If it hasn’t crossed your radar yet, this years’ International Songwriting Competition has some pretty serious judges.

Tom Waits. Sarah MacLachlan. Bela Fleck.

I discovered the competition this year on my Facebook news feed, entirely because Tom Waits is a God in my circles.

What’s cool is that anyone with $35 can enter and potentially get Tom Waits listening to her songs; there’s a ton of genre categories and you can enter as many songs in as many categories as you like.

The website even claims that things like recording quality and vocal talent won’t be judged — it’s all about the lyrics and melody.

“ Someone I knew had success,” Kim Beggs says, of why she first decided to enter the competition. “It’s like that in the music industry, we all kind of learn from each other. If someone you know has won, maybe you could too.”

Beggs herself has won three times in the competition’s Americana category, two honourable mentions and a 3rd place. With 15,000 entries from all over the world, it’s an achievement worth boasting about.

The competition’s top finisher gets a huge cash prize and a whole lot of stuff —like CD producing deals, instruments, and other musical equipment. First place in each genre category also wins a selection of recording deals and equipment. Second, third, and honourable mentions win the glory of success.

“ I get emails,” says Beggs, of the more tangible prizes she left the competition with. “I won some spam.”

But she got her money’s worth.

“ It’s something that fleshes out your public profile. Another detail.”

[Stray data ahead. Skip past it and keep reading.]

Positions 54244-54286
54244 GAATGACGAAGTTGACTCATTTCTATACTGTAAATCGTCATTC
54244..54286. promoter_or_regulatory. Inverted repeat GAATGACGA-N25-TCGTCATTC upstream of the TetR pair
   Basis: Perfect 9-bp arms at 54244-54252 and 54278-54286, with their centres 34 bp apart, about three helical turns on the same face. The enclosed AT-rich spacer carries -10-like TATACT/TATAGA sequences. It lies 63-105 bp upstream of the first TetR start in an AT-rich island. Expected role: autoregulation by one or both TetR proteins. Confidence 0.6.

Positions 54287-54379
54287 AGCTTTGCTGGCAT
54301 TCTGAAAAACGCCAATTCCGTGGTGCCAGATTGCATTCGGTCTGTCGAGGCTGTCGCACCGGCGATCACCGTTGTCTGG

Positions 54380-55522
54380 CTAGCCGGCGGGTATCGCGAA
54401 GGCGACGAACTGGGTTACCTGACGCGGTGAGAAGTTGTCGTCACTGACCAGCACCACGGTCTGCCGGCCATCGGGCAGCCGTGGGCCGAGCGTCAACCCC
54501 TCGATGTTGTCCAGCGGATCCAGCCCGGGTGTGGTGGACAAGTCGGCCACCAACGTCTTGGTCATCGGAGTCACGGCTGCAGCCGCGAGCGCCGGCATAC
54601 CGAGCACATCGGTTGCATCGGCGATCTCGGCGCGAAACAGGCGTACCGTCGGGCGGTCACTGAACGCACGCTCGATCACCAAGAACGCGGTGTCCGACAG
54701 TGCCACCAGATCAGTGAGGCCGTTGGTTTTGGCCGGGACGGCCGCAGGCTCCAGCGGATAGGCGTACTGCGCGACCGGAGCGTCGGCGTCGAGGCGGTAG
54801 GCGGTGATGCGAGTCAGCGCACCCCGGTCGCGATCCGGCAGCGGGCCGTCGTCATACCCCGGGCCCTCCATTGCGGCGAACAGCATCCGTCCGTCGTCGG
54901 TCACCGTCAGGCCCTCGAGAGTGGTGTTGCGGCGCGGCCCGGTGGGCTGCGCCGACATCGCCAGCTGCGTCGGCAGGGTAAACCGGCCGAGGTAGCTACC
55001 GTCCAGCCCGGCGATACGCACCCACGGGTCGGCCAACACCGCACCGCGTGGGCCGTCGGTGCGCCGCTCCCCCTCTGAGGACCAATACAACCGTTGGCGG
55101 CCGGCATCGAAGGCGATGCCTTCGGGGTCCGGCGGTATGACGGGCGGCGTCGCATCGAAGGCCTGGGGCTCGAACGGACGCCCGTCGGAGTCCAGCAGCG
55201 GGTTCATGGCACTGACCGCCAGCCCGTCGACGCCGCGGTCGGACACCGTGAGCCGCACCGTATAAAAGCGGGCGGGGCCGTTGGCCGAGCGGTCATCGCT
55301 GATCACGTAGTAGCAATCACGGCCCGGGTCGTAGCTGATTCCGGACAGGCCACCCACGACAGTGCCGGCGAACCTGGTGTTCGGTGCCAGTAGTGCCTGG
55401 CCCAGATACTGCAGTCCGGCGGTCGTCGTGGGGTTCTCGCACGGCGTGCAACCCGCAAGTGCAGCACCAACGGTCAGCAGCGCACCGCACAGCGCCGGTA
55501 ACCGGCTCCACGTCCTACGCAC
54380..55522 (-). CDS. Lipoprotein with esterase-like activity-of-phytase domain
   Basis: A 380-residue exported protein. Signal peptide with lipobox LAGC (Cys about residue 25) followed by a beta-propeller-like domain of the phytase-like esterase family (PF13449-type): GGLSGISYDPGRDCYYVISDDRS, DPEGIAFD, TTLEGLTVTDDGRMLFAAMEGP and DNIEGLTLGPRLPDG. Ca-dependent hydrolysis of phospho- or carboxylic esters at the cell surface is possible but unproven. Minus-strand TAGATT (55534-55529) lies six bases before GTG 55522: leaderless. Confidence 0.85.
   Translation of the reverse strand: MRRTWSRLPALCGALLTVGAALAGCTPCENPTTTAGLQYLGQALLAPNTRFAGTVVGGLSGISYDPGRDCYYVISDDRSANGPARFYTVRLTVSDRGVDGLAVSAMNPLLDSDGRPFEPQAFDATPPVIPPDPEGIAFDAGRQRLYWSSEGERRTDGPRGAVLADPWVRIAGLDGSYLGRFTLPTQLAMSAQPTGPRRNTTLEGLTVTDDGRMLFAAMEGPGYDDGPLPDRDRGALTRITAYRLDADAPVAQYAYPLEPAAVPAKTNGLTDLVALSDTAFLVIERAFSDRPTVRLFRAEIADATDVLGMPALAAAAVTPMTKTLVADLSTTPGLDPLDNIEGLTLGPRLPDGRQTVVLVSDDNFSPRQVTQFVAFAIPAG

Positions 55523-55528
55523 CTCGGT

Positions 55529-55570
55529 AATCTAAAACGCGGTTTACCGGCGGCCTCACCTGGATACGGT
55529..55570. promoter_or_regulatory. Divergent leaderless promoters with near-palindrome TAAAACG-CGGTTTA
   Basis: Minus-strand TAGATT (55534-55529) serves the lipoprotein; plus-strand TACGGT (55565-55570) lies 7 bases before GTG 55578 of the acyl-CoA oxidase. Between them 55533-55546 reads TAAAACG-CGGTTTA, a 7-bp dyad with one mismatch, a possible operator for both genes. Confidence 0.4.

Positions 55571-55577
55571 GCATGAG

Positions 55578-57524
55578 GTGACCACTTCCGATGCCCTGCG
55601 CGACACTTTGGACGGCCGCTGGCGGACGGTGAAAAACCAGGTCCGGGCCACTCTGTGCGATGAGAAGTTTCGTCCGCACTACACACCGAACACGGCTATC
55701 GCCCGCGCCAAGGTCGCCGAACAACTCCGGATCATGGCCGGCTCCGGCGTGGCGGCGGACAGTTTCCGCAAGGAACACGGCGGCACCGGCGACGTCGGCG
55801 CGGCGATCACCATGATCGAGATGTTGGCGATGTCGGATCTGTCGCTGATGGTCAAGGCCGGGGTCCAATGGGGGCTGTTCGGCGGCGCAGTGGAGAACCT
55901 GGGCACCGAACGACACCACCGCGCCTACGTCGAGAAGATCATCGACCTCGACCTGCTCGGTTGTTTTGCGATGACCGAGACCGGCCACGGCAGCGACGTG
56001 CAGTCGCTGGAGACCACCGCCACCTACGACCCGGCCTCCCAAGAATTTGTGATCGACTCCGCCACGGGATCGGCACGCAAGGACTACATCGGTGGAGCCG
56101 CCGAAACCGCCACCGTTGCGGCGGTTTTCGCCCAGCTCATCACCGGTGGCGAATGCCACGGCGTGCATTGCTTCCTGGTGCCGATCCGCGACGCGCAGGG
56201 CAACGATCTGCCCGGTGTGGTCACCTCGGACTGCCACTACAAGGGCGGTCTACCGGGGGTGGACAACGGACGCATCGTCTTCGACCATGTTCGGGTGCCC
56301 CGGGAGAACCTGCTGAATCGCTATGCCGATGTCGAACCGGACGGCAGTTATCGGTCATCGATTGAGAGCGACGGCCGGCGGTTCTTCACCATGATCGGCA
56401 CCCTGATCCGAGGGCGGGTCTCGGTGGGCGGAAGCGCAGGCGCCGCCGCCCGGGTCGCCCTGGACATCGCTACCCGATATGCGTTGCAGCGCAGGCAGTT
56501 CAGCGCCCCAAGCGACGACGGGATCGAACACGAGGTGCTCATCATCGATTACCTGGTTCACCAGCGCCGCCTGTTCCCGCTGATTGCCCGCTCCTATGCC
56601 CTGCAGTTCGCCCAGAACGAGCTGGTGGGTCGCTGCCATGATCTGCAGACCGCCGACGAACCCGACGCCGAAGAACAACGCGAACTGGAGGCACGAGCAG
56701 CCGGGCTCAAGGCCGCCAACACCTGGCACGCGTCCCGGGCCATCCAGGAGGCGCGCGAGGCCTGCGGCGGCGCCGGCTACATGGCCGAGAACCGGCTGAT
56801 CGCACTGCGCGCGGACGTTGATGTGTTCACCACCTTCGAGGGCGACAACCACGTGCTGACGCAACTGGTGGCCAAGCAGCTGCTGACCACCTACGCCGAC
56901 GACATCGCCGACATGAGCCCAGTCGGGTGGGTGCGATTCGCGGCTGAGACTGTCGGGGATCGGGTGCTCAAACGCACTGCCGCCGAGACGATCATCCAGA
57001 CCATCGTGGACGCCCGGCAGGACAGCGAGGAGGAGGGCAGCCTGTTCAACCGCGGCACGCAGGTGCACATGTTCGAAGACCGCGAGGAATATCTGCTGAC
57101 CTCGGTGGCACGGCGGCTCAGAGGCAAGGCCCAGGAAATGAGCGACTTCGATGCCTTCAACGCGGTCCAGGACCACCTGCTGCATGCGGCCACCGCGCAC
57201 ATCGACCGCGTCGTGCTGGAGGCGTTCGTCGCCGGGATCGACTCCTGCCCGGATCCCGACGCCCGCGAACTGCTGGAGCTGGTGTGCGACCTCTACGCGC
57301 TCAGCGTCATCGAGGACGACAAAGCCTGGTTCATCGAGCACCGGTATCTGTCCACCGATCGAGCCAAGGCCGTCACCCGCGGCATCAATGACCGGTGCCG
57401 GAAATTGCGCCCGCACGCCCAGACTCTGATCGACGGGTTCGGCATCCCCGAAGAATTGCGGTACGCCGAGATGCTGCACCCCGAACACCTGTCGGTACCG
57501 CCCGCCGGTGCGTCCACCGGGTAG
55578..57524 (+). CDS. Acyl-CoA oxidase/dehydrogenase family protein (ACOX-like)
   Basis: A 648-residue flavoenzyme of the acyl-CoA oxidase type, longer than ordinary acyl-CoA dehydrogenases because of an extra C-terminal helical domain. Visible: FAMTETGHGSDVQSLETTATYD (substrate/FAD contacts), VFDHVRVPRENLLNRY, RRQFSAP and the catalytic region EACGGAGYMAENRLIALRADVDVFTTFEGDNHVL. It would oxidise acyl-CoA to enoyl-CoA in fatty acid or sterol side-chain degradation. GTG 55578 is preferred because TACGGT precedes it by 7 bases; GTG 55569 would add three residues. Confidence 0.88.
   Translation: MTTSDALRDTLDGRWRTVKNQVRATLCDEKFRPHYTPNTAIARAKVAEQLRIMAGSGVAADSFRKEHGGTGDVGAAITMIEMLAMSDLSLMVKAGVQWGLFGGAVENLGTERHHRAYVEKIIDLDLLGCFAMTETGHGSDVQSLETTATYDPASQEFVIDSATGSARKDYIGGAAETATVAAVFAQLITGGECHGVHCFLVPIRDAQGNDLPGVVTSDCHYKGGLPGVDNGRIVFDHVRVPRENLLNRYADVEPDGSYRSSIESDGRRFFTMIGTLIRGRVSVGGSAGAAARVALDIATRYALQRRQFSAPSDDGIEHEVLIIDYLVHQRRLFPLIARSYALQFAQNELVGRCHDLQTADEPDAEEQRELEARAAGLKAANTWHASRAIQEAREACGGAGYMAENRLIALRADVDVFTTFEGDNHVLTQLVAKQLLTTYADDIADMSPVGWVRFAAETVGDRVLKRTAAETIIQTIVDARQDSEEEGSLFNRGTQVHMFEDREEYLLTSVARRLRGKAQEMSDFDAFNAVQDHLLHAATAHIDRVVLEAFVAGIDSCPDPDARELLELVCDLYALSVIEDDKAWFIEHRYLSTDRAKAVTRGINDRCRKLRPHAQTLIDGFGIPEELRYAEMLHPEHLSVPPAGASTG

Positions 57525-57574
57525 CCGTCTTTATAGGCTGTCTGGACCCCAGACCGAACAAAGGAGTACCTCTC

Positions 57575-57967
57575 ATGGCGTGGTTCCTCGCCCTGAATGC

She also thinks it’s a good idea to keep entering this competition and others like it, even though she’s already won in the past.

“ If you keep getting acknowledgement from your competition it keeps adding up.”

Though she does think the competition’s encouragement of amateur entries is misguided.

“ You need to produce finished songs or you’re throwing money into a pit,” Beggs says, suggesting that your song will go through an earlier series of ears before reaching the star artist judges.

“ If you submit a crappy recording, Tom Waits won’t be listening to it.”

She experienced this firsthand, one year submitting a simple computer recording with no results and the next submitting the same song, only professionally recorded, and winning.

“ Professionally produced songs say more about your seriousness, show you’re devoted to your craft.”

Beggs urges musicians thinking of entering to very carefully consider what they submit.

“ I would hesitate to spend a lot of money,” she says “Enter only your best work.”

But you can also think of the cost of submissions as a business write-off.

“ Just to know your song is actually being listened to — it’s relatively inexpensive promotion.”

“ You actually have to submit things to win,” says Beggs. “Got to be willing to put yourself out there.

“ It’s like handing out your resume. It’s like throwing out seeds.”

This years semi-finalists will be announced in February-March 2015, with winners announced in April.